I will be tracking results from ballotpedia, the Washington Post, the New York Times, the AP, CNN, NBC, CBS, ABC, and any other sources that might have something distinctive and reliable, and I am open to reasonable suggestions. Just to be clear, and upfront, I will not be checking any far-right sources, except for novelty purposes, as they have worked very hard to give the false impression of what Americans really care about this cycle by spamming the information space with sham polls.

I will add a column to the Polls Close sheet to show actual results in the same format as the PVI listing, and I'll find some way to indicate whether a particular race has been called and confirmed. I will be making these updates, god-willing,m in realtime on election night, and probably for the duration of the counting, which is expected to last for several days.

10:33 AM, Nov 9, 2022 toot this
tagged with politics midterms
A Softer, More Sensitive GOP
While it's possible the Democrats will hold one or both chambers of Congress, the lack of a red wave in this election still sent some important messages to the GOP.

First: America is not interested in MAGA extremism. Across the country, election deniers, anti-semites, and opponents of bodily autonomy either won by razor-thin margins, or lost. This is especially true at the state level, with secretaries of state and attorneys-general who the GOP had counted on replacing to make a 2024 election easier for them. All four ballot questions that concerned abortion came out in support of abortion rights, including in Kentucky and Montana. That indicates that the GOP has been under the false impression that the electorate is on their side, regarding abortion.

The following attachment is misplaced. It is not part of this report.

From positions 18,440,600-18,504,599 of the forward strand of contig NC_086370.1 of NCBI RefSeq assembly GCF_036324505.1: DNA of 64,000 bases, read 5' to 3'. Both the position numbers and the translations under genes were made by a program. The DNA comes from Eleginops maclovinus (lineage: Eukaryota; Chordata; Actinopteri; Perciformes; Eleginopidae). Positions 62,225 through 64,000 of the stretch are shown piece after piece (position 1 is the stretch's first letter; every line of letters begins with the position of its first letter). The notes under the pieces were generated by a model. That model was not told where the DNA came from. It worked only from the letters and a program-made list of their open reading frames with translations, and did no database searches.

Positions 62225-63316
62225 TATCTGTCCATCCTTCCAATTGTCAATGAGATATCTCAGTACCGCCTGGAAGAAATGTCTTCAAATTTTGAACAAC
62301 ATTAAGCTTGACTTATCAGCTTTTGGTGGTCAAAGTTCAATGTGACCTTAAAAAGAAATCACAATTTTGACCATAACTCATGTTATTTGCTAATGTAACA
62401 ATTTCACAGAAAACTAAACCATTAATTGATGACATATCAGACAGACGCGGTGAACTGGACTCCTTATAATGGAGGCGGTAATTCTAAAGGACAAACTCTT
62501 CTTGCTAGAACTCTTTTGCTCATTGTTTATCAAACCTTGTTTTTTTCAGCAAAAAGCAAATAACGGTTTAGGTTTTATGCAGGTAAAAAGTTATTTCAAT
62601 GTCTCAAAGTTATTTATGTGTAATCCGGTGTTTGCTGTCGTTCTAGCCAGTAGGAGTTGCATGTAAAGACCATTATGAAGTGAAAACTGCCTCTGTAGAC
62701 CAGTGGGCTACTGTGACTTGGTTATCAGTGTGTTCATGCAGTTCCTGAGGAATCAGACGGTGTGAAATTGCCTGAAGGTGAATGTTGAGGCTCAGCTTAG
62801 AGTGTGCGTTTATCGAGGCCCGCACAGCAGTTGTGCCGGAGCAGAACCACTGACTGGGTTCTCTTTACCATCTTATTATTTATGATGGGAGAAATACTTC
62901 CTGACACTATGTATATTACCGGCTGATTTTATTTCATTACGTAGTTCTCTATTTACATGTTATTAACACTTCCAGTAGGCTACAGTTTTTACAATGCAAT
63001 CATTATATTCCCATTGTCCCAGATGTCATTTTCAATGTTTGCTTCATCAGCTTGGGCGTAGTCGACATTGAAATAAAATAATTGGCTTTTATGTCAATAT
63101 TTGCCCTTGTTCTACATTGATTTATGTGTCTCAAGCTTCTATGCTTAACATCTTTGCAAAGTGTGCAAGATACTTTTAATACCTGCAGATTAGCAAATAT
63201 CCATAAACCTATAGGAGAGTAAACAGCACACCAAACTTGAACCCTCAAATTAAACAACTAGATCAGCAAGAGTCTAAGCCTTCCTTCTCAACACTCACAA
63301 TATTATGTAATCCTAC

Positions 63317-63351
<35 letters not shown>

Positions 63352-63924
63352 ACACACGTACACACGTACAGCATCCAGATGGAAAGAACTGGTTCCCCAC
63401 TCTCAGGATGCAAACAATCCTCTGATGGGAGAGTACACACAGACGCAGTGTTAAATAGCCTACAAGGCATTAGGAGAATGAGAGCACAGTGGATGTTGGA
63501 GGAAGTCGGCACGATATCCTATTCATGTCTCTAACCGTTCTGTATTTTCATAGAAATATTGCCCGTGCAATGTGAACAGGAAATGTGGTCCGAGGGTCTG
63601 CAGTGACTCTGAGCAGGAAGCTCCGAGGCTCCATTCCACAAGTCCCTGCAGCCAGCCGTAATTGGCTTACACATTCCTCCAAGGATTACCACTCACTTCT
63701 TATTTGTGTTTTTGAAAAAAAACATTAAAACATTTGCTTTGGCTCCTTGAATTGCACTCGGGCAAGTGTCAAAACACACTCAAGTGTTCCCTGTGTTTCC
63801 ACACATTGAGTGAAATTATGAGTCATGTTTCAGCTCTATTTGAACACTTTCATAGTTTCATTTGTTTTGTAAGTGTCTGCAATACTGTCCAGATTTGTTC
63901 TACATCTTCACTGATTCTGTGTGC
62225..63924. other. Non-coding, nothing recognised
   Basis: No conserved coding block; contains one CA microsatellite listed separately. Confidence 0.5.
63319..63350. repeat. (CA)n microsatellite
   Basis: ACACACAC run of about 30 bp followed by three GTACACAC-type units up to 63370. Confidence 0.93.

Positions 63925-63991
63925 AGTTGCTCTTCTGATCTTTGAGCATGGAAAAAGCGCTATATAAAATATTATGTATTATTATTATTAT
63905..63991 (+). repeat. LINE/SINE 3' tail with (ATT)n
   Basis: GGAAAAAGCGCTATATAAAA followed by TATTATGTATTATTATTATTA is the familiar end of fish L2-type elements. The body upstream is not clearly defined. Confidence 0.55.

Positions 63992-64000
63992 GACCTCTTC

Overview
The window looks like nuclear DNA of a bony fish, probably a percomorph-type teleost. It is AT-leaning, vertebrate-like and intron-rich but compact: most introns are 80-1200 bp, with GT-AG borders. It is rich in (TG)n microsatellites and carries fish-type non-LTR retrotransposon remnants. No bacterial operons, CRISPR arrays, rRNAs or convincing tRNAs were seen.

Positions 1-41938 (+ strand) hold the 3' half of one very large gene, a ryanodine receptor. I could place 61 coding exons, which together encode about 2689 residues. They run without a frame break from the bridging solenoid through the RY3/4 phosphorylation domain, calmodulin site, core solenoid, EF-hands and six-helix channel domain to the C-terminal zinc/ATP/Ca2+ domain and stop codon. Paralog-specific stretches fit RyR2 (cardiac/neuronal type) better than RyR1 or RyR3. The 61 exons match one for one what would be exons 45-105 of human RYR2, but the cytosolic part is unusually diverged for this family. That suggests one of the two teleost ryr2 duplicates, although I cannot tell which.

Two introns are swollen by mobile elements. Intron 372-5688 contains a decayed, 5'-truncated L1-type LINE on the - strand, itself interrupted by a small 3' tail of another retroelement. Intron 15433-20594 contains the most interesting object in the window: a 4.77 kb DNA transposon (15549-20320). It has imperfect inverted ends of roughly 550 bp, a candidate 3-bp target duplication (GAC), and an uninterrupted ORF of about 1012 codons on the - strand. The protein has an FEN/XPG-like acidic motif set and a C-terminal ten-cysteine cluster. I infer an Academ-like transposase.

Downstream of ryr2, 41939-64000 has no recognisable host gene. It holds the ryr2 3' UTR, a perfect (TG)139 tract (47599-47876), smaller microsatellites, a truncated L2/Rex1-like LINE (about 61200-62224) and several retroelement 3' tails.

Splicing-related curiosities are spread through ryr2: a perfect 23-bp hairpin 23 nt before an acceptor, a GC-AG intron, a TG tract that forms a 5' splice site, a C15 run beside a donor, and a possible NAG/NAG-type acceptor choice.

Second: The GOP is sending signals this morning that they are coming back to the center. VA Governor Glenn Youngkin apologized to Nancy Pelosi for his comments about the attack on her husband. Mehmet Oz and many other defeated GOP candidates gracefully conceded. Kevin McCarthy said in his speech last night that he was committed to working with "whoever we can" to accomplish GOP goals, indicating an intent to reach across the aisle that hasn't been seen in the Trump era. None of these things would have happened in the event of a red wave. If there had been a red wave, no Republican would be compelled to apologize or cooperate with Democrats in any way. They would have taken a red wave as a signal that America wants a take-no-prisoners bully party. But the voters have clearly stated that they would rather have two parties that work together. The GOP will have to take this to heart.

Third: If the GOP takes the House, it will be by a number you can count on your hand. A margin so thin that the chamber's control could potentially change hands before the next election. As such, the Republican House leadership has an exceedingly difficult job ahead, building a coalition. There are still many MAGA representatives, and regardless of the winds of change they will not be willing at all to work with a new center-right GOP. This means the selection of a new Speaker of the House will be a long and contentious process, with great damage done to the legitimacy and unity of the GOP.

Fourth: This election, more than any other event in the last two years, shows Donald Trump to be irrelevant and powerless. He said he was going to make a big announcement next week, but at this point, for him to do that is like someone doing the Macarena on a competitive dance show. It's just too late for him.

The 2022 election was not a blue wave or a red wave. It was a mandate though. America demands sanity and moderation. Let's hope the GOP listens.

subscribe: posts
validate: html css
login: not logged in
@2002-2024, John Kelly